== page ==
Yes. But barely.

It will be having a chat with your neighbours WiFi equipment until they
(hopefully) mismatch your security passwords (WPA) and fail to connect.

You can reduce this activity by setting the "broadcast SSID" function to
"off" so they won't find your router (but ensure your laptop does
remember what SSID is in use!)


I just powered up my laptop for the first time without
having installed the wireless router and the laptop was
connected to the internet! I assume I was picking up someone
else's wireless network.

Ted

  #5  
Old July 17th 08, 05:29 PM posted to uk.comp.home-networking
Rob Morley
external usenet poster
 
Posts: 1,379
Default Elementary newbie question

On Thu, 17 Jul 2008 17:15:41 +0100
Ted wrote:

I just powered up my laptop for the first time without
having installed the wireless router and the laptop was
connected to the internet! I assume I was picking up someone
else's wireless network.

Can you see a printer share? It would be responsible of
you to give them a clue how to secure their network.

  #6  
Old July 17th 08, 06:10 PM posted to uk.comp.home-networking
Ted
external usenet poster
 
Posts: 12
Default Elementary newbie question

Rob Morley wrote:
On Thu, 17 Jul 2008 17:15:41 +0100
Ted wrote:

I just powered up my laptop for the first time without
having installed the wireless router and the laptop was
connected to the internet! I assume I was picking up someone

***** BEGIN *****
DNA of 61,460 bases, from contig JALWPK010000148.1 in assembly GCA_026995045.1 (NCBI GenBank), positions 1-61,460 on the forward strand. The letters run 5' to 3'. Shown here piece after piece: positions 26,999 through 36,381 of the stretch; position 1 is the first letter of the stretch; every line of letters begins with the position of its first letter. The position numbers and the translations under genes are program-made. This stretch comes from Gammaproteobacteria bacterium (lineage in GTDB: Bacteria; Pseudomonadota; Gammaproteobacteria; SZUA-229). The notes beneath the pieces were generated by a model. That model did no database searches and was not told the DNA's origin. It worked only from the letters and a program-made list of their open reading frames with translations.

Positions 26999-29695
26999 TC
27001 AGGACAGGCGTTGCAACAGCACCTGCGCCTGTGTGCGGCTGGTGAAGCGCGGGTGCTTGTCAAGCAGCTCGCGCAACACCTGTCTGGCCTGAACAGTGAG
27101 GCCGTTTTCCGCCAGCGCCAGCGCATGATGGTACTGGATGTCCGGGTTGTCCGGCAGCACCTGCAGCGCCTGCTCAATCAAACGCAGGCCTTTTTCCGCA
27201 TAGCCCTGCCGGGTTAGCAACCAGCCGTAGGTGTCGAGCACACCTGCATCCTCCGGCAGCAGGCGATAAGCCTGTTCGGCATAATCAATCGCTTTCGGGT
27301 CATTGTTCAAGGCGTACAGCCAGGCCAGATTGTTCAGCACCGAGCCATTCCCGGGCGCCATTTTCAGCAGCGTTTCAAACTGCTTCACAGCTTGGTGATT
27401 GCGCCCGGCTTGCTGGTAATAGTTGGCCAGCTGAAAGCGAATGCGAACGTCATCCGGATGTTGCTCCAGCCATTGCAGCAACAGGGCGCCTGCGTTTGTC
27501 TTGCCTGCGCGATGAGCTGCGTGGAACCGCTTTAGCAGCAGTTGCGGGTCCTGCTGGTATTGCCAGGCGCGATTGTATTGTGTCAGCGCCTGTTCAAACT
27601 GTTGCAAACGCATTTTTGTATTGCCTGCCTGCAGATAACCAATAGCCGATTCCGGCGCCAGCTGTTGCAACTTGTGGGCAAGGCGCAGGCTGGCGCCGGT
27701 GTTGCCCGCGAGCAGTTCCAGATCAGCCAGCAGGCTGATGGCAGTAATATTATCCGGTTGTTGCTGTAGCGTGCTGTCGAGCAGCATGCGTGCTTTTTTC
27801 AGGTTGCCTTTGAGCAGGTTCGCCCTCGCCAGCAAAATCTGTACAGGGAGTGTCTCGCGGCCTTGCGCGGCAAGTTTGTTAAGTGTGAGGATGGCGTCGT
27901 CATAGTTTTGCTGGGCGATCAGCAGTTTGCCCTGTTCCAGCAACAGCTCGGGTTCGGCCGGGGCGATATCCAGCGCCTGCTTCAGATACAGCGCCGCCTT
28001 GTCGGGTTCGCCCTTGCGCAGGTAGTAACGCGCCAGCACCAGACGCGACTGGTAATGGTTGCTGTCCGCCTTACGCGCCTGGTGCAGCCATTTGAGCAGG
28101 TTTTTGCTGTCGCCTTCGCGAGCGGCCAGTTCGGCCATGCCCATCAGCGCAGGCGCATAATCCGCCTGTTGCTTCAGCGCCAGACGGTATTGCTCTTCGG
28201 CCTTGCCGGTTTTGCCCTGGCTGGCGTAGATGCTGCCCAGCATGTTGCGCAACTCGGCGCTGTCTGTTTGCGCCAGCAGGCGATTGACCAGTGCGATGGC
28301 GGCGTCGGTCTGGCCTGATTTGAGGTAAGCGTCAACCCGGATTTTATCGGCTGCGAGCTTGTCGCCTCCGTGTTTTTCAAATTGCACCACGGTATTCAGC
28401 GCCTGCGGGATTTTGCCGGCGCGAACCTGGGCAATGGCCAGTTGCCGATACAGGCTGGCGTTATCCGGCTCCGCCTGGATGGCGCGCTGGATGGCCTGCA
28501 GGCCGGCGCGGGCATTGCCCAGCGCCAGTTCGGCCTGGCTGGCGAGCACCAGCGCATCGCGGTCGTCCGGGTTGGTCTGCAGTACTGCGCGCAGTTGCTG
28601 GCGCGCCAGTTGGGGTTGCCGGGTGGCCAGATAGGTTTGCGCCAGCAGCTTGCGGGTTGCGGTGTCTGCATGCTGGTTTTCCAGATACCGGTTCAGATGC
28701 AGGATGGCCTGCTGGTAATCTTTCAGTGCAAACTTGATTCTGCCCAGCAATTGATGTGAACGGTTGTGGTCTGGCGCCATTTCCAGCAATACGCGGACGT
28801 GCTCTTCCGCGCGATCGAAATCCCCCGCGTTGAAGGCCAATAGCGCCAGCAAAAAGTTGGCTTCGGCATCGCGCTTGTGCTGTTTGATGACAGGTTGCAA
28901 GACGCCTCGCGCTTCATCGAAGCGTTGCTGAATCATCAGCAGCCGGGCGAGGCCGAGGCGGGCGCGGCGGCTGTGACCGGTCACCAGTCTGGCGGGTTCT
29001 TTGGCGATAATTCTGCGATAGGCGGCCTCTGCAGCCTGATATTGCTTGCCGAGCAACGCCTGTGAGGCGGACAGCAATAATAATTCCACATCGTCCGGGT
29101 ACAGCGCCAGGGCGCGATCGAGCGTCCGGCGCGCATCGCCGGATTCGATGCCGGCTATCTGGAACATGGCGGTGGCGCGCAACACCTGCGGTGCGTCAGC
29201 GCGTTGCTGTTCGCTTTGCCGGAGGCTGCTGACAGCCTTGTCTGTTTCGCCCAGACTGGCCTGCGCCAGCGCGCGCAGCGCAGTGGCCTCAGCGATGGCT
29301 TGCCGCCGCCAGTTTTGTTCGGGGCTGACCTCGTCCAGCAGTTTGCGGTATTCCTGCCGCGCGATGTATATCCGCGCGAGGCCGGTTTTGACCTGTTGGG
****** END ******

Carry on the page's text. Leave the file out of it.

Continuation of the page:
else's wireless network.

Can you see a printer share? It would be responsible of
you to give them a clue how to secure their network.


I really haven't got much of clue how to secure mine. How do
I see a printer share and what would it tell me about where
the leaking network is?

Ted

  #7  
Old July 17th 08, 07:45 PM posted to uk.comp.home-networking
Rob Morley
external usenet poster
 
Posts: 1,379
Default Elementary newbie question

On Thu, 17 Jul 2008 18:10:44 +0100
Ted wrote:

Rob Morley wrote:
On Thu, 17 Jul 2008 17:15:41 +0100
Ted wrote:

I just powered up my laptop for the first time without
having installed the wireless router and the laptop was
connected to the internet! I assume I was picking up someone
else's wireless network.

Can you see a printer share? It would be responsible of
you to give them a clue how to secure their network.


I really haven't got much of clue how to secure mine.


Just set up the encryption (WPA is more secure than WEP), limit
connection to specified MAC addresses (i.e. just your laptop, unless
you want to connect any other wireless devices), switch off SSID
broadcasting.

How do I see a printer share


Look in My Network Places - Windows Network (I think that's what it's
called, I haven't used Windows for a while).

and what would it tell me about where
the leaking network is?

It wouldn't, but you could print something on it. :-)

  #8  
Old July 18th 08, 09:48 AM posted to uk.comp.home-networking
Ted
external usenet poster
 
Posts: 12
Default Elementary newbie question

Rob Morley wrote:

Just set up the encryption (WPA is more secure than WEP), limit
connection to specified MAC addresses (i.e. just your laptop, unless